With Reports of Multiple Southern Resident Killer Whale Pregnancies, State, Partners Call on Boaters to Follow Be Whale Wise Regulations
Washington Department of Fish and Wildlife
OLYMPIA – With scientific reports of multiple pregnancies among J-pod, the Washington Department of Fish and Wildlife (WDFW), NOAA Fisheries, and partners are calling upon recreational boaters to follow Be Whale Wise regulations and give endangered Southern Resident killer whales extra space.
Given the high rate of failed pregnancies among Southern residents in recent years, boaters’ adherence to Be Whale Wise regulations is especially important. Research shows that food consumption increases by 25 percent in the final month of gestation, further emphasizing the importance of quieter waters so that Southern residents can find food.
"We've got many people looking at the science to understand where we can continue to improve the odds for this population,” said Kelly Susewind, WDFW Director. "Now that we've learned of multiple pregnancies among the Southern Residents and the impact that boats can have on new mothers, we really need everyone to follow Be Whale Wise regulations in support of these endangered whales’ survival.”
Following the presumed death of K21 (Cappuccino) in late July, the population currently sits at 74 individuals.
“We need to work together to give these pregnant whales every chance of success,” said Scott Rumsey, Deputy Regional Administrator for NOAA Fisheries West Coast Region. “The more they can forage undisturbed, the better their odds of contributing to the population.”
Listed as endangered under the Endangered Species Act in 2005, Southern Residents face three main threats: a lack of food, contaminants in their water and food, and vessel noise and disturbance as they forage and communicate using echolocation.
A key finding from research that NOAA Fisheries Published earlier this year indicated the effects of vessel noise are especially prominent for females, which often give up foraging when boats approach within 400 yards. Research shows this tendency to give up on finding food when boats are nearby may be most concerning for pregnant or nursing mothers that need to find more food in order to support calves.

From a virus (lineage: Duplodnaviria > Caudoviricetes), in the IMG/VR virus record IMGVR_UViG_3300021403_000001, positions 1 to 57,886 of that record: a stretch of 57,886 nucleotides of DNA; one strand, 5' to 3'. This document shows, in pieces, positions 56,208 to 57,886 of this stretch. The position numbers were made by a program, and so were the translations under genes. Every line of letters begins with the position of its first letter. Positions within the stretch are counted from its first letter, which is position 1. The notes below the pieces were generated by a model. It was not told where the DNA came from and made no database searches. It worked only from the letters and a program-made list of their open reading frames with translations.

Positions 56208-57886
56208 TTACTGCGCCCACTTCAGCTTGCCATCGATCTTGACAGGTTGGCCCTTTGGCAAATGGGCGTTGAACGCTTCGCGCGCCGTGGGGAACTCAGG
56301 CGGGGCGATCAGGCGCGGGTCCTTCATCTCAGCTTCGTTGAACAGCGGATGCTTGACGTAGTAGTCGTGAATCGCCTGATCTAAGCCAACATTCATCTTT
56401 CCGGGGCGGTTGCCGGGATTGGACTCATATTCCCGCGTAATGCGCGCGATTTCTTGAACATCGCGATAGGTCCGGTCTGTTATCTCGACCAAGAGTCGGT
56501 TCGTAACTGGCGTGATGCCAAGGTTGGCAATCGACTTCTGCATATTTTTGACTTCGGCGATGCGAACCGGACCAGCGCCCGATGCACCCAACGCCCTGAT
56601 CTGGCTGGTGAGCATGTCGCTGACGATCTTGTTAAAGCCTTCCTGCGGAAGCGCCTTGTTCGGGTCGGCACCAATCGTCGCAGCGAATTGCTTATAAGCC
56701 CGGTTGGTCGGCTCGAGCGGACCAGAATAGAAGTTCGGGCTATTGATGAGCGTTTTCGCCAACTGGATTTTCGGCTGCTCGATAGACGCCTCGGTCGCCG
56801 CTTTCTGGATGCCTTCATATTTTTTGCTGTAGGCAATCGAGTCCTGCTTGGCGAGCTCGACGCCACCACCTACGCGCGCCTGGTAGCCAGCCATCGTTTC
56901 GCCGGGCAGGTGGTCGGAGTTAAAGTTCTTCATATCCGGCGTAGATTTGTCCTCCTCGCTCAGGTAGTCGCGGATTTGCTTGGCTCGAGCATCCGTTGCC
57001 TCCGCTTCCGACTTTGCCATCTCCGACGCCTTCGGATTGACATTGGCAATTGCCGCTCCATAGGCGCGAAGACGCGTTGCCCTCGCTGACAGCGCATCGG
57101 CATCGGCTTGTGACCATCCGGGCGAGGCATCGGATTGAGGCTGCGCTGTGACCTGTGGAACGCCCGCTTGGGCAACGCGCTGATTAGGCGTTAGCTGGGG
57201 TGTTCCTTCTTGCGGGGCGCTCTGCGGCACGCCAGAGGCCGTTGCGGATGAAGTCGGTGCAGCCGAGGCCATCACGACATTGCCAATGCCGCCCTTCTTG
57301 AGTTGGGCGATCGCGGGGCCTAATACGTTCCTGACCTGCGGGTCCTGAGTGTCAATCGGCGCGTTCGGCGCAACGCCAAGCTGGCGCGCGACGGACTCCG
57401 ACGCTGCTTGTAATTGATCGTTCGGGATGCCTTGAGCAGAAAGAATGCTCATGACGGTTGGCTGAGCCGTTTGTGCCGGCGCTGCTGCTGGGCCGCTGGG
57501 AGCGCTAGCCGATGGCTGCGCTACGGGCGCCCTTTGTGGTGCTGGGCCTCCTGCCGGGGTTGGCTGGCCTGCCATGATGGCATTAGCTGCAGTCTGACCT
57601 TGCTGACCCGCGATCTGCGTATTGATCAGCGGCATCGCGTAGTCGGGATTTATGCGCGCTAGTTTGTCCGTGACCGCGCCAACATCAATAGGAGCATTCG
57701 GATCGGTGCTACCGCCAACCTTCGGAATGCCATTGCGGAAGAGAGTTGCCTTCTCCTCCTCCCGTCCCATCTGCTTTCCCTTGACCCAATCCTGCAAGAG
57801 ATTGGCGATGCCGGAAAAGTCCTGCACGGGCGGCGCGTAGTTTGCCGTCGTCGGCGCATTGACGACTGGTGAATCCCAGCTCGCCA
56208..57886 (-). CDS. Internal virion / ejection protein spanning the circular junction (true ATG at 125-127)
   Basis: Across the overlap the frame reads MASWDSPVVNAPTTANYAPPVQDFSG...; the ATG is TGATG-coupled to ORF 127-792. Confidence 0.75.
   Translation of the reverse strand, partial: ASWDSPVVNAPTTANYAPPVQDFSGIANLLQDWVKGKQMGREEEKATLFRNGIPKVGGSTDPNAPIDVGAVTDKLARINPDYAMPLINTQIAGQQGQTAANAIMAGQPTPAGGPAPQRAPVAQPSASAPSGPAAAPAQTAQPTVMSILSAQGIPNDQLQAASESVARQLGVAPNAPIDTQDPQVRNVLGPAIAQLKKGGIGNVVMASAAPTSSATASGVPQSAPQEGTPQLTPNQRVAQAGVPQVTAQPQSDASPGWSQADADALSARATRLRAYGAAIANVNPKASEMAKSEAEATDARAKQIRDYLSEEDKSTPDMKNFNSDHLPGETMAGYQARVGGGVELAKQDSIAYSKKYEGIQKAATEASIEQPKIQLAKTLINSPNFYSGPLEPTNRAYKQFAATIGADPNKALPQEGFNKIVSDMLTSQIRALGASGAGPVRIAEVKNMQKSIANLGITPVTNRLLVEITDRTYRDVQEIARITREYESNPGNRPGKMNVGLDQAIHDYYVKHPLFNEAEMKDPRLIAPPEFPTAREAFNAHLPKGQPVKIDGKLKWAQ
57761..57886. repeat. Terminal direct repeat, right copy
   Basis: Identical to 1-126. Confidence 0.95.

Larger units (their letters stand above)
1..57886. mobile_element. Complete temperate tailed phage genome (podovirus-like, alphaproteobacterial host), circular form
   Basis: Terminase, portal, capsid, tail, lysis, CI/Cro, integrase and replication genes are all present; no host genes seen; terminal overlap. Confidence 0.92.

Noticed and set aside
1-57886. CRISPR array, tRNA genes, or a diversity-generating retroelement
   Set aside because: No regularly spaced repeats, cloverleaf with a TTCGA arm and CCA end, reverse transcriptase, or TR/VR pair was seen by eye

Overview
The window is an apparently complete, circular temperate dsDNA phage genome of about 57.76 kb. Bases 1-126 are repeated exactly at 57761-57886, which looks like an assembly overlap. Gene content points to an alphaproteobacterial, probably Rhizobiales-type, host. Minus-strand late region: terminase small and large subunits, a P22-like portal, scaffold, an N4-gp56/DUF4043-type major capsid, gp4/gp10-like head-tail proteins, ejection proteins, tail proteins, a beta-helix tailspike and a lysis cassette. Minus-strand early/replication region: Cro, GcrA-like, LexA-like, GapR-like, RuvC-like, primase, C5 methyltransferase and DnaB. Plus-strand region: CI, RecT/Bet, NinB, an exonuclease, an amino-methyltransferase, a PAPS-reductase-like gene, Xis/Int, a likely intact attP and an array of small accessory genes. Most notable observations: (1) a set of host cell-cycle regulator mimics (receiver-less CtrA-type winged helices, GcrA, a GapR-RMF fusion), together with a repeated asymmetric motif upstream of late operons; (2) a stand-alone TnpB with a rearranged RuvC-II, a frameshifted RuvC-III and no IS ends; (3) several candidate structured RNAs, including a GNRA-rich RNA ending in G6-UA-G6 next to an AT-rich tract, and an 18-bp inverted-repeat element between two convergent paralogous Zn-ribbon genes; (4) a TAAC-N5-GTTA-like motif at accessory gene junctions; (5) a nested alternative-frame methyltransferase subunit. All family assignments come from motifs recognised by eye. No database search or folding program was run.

"This is reminiscent of another adult female in J pod, J35 (Tahlequah), who we documented to be pregnant in summer 2020 and subsequently monitored her successful pregnancy two months later,” said Dr. Holly Fearnbach from SeaLife Response, Rehabilitation, and Research (SR3). “We hope we can document similar success for this year's group of pregnant females"
"This hope, however, is fragile," said Dr. John Durban, who collected the drone images along with the team from SR3: "Last year, we documented a number of other pregnant females, who were not successful in rearing calves. Unfortunately, this is not unusual, and we have documented a high rate of reproductive failure over the last decade. The survival of every calf is crucial to the endurance of this small and endangered population - every calf matters.”
Based on the reports from SR3, WDFW adopted an emergency rule that designates the whales currently in the latter stages of pregnancy as vulnerable. This designation is meant to give the pregnant whales extra space to help ensure they meet their late-stage pregnancy nutritional needs and to give both mother and calf the best chance of surviving the birthing process.
While the vulnerable designation creates a half-nautical mile bubble around the pregnant whales and their traveling companions, it doesn’t affect commercial whale-watching of other Southern Resident killer whales, Bigg's killer whales, humpback whales, or any other whale species currently in the area.